Described as “both hip and a hoot” by JazzWeekly, Canadian vocalist, songwriter and lyricist Angela Verbrugge Is coming to London’s Pizza Express, Soho on June 3rd and 4th. Originally from Victoria, Ontario, she is now based in Vancouver. JazzTimes named her 2020 vocalist of the year in their readers’ poll (ahead of both Cecile McLorin Salvant and Diana Krall). She’ll be singing her witty, swinging songs with stellar NYC pianist Ray Gallon and the UK’s Mark Hodgson (bass), and Stephen Keogh (drums). Her new album is Love for Connoisseurs. Interview by Alison Bentley:
London Jazz News: How did you get into jazz?
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Angela Verbrugge: I grew up watching old movie musicals (love Fred Astaire!) and I used to sight-read sheet music in books like “Classics from the Big Band Era”. As a teen in Kingston, I started doing musical theater where I connected with local jazz musicians. As a classically-trained musician, I was amazed at their ability to improvise and be so creative with the songs I knew and loved. Years later, after I survived three near-death experiences, I realized I needed to follow the magic path of jazz. I found instructors and started sitting in at jazz jams. I’ve had the “jazz bug” ever since. A remarkable thing about dedicating one’s life to this music – it continuously forces me to face my fears and challenge myself.
LJN: You mention Blossom Dearie and Sheila Jordan as influences- you have their playfulness. Who are your favourite jazz singers?
AV: I loved hearing some of the early swing standards in old musicals I watched performed by Bing Crosby, Louis Armstrong, Lena Horne, Rosemary Clooney and others. When I arrived in Toronto, I spent my grocery money on collections that featured Ella Fitzgerald, Sarah Vaughan, Carmen McRae, Blossom, Dinah Washington, and Helen Merrill. As time went on, I found my way to more contemporary artists.
LJN: You have a range of styles on your albums from bebop, blues and swing to Latin- which jazz instrumentalists have influenced you?
AV: When I attended courses with Sheila Jordan, she recommended learning the blues melodies: it would help to hear the harmonics, bebop vocabulary, and melodic variations. I really love Dexter Gordon, Ben Webster, Lester Young, Louis Armstrong, Duke Ellington, Hank Mobley, Ahmad Jamal, Count Basie…
LJN: What prompts you to write a song and which songwriters have most influenced you?
AV: When it was decided I would go to New York to record my first album, The Night We Couldn’t Say Good Night, with bassist Cameron Brown, and pianist Ray Gallon, a jazz singer friend encouraged me to write some originals, since I did character studies as part of my acting training, and played piano. With Cole Porter, Johnny Mercer, Irving Berlin, Lorenz Hart, Frishberg, and even Gilbert and Sullivan swimming around in my head, I started writing lyrics and then added the melodies. From the positive audience responses, and enthusiastic magazine reviews of my first efforts, I decided to pursue songwriting further during the pandemic. I won an arts grant and worked hard to pull together various brainstorms and unfinished works, to be ready to record. The new album, Love for Connoisseurs, is 100% original compositions and song-writing collaborations where I added the lyrics to contemporary NYC and Vancouver-based jazz artists’ compositions.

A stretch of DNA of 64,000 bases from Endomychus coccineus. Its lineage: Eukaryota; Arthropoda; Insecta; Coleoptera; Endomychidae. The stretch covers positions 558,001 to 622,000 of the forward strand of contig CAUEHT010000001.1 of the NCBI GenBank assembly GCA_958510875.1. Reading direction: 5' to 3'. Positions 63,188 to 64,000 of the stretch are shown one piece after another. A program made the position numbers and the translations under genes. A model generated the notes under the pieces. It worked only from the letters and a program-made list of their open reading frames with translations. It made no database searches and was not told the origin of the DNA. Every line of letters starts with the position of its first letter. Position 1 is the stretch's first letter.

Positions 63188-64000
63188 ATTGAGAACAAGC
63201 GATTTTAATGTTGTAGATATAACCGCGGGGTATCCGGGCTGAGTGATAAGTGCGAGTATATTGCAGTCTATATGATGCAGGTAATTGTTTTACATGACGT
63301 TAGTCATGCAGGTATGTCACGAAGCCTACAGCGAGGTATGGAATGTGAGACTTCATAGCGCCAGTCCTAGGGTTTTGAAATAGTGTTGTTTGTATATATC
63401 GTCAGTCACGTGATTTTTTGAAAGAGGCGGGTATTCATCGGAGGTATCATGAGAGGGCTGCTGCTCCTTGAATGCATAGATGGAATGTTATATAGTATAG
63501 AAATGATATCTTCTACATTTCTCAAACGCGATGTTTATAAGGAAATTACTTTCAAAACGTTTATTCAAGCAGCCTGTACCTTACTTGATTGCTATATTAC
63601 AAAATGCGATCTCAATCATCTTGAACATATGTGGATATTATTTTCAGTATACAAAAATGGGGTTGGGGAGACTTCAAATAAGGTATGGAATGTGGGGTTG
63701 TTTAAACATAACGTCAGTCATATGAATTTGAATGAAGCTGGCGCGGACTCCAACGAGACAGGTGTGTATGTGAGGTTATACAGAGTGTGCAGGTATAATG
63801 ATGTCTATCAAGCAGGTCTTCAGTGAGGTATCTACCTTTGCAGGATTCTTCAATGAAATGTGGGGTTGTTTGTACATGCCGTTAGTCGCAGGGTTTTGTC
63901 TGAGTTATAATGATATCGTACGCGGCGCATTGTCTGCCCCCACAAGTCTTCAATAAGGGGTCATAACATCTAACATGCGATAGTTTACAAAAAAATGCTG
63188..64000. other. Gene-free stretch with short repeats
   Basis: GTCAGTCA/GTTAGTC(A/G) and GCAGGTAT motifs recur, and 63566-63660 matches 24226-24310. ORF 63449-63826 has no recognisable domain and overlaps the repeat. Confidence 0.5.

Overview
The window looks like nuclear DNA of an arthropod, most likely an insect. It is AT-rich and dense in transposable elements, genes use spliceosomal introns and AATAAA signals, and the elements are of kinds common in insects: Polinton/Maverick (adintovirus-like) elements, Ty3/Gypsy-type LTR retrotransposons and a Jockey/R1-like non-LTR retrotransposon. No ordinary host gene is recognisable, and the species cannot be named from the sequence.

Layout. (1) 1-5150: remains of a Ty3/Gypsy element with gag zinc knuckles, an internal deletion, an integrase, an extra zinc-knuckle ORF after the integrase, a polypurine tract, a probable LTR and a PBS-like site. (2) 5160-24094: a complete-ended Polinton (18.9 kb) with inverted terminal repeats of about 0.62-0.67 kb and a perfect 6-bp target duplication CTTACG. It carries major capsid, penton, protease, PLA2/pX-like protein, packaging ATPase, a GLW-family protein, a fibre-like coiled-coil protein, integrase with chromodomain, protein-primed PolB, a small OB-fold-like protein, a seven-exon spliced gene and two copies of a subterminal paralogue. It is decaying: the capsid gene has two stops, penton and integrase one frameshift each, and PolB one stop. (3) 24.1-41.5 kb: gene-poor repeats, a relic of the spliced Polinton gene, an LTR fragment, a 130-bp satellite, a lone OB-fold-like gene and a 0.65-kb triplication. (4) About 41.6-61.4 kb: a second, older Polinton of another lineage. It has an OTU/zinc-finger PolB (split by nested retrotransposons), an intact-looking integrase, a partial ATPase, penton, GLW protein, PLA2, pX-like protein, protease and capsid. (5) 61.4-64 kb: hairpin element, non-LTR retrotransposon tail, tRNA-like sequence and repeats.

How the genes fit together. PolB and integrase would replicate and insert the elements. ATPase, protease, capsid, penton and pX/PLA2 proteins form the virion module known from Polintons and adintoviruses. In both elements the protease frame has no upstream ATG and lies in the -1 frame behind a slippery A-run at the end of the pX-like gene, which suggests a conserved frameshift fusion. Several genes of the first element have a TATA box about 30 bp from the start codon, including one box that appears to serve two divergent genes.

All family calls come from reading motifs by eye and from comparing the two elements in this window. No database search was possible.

With some songs, a phrase will jump out at me that fits the rhythm and authentically matches the word stress of a phrase. After that, I fill in the rest of the story. For Ray’s piece “That’s the Question”, I heard the phrase “I’m running late…” and that song became an Annie Ross-style bebop song about all the reasons one might be late. His other song, “Plus One”, I heard “enough’s enough” within his melody, and I thought what could enough be enough of? And then I thought- cleaning! And that song became an ode to the irrational anger domestic partners feel when one has the house clean and another person disturbs that hard-won tidiness. Of course, as a mom and artist running a million miles a minute, in reality, it is often me who is guilty of the offences listed in the song! These are the first songs introduced to the jazz repertoire that I know of about being late and cleaning, and I think that’s the fun of songwriting collaborations: that the instrumentalist’s melody inspires unlikely topics.
LJN: New York pianist Ray Gallon will be accompanying you on your gigs. How did you start working with him?
AV: Ray and I met through the Vermont Jazz Center. He is a well-established jazz pianist who grew up in NYC being mentored by the likes of Hank Jones, John Lewis, and Jaki Byard. Ray worked for many years as a sideman with such jazz giants as Lionel Hampton, Ron Carter, Art Farmer, Dizzy Gillespie, George Adams, Jon Hendricks and Sheila Jordan, before leading his own trio. He has a new album coming out in the fall recorded at Van Gelder with Ron Carter and Lewis Nash. He has been an amazing mentor and friend to me on my jazz journey. We are presently working on a duo album of standards and new originals in a classic jazz standard style.
LJN: What can we expect at Pizza Express?
AV: Ray, and the wonderful rhythm section of bassist Mark Hodgson, and drummer Stephen Keogh are such an incredible trio with a fantastic chemistry, and feel authentically rooted in the tradition of bebop, swing, and blues. We will have a fun romp through some swingin’ standards folks in the audience will know and love, and pepper in some thought-provoking originals written in the classic songbook tradition. We are going to also feature the trio instrumentally in the set. Hope to see you there, London!
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LINKS: Artist website